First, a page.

General musings from the MacVector team about sequence analysis, molecular biology, the Mac in general and of course your favorite sequence analysis app for the Mac!

Category Archives: Tips

Automatically displaying open reading frames with MacVector’s Scan For Open Reading Frames tool

As well as Scan for.. Missing Features that shows annotation on your sequences, you may have noticed extra CDS features annotated to your sequences. These are from the Scan for.. Open Reading Frames tool that automatically scans every DNA sequence window for open reading frames and displays the results in the Map tab. It’s very useful, […]

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Pasting tabular data from MacVector into Microsoft Excel

There are a number of MacVector analyses that generate tabular text output. Examples include the Protein Analysis Toolbox List output, the Raw Data tab of the ABI chromatogram document window, the Matrix tab of the multiple sequence alignment document windows and the Coverage tab of the Bowtie contig editor. Each of these is actually composed […]

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Using MacVector’s Agarose Gel tool to design a digest to screen minipreps after a ligation.

How to design a digest to screen minipreps after a ligation. (View full size on website…) Tweet

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RNASeq Expression Analysis with MacVector and Assembler

If you have the Assembler module, MacVector can align millions of NGS reads from RNASeq experiments against large genomes and generate a coverage table displaying the relative expression levels of every gene in a genome. The key to this functionality is that you must have a reference genome with genes annotated as CDS or gene […]

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How to split large fastq files for more manageable assemblies

We’ve previously discussed how important it can be to make sure you are using the appropriate number of fastq reads from an NGS experiment to ensure you obtain the results you are looking for. Using too many reads can confuse algorithms with the massive coverage increasing mis-assemblies due to background errors in the reads. In […]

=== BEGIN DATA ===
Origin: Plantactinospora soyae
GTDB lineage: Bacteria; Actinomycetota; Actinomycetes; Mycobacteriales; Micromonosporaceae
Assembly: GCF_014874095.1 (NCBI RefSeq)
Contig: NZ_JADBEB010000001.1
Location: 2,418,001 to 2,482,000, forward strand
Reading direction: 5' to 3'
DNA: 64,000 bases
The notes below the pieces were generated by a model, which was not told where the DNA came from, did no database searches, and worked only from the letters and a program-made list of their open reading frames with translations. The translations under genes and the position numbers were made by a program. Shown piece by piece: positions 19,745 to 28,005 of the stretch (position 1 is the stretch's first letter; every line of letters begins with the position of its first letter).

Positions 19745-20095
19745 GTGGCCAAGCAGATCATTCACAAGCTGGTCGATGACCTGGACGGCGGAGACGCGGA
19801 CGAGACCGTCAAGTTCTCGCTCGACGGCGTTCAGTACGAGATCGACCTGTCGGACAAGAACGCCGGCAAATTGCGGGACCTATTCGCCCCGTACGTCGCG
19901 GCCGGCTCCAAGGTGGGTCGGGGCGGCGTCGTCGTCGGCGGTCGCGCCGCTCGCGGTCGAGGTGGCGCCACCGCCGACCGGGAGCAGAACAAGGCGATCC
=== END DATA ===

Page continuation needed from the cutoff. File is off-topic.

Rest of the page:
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Balancing Velvet KMER and coverage

The Velvet assembly algorithm in MacVector is blazingly fast and generates excellent assemblies. However, you do have to be careful when assembling NGS data to be sure that the parameters you submit are appropriate for the data you are assembling in order to get optimal results. By far the most important parameter is the KMER […]

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Use a right-click in the Editor tab to see if your contig can be circularized

MacVector 16 incorporates no less than THREE different de novo assemblers, phrap, velvet and SPAdes. While all are great assemblers, with each having their own specific advantages, none of them will generate a circular sequence from input reads. However, MacVector 16 also includes a new feature to help you with this. If you are assembling […]

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Getting Started with MacVector

Any molecular biologist should be able to start getting useful results within an hour of starting to use MacVector by just exploring the toolbar and menus. Everything is logically named to be obvious. However, there’s still a lot of functionality that a user will never know exists. That is unless you read the manual or […]

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Workflows on designing, testing and storing primers in MacVector

MacVector has many primer tools to make designing, analyzing and cataloging your primers easy. Here are a few typical workflows. Designing primers Amplifying a gene You can design a set of primers to amplify a gene in as little as three mouse clicks. Open your sequence. Open the MAP view, and click on a feature. […]

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MacVector 16 and macOS High Sierra 10.13.4.

Apple have just released macOS® High Sierra 10.13.4. This may appear to be just an incremental update to macOS High Sierra. However, under the hood there are some major changes, not least is a new warning dialog if you are running an older application on macOS High Sierra. With the release of macOS High Sierra 10.13.4 […]

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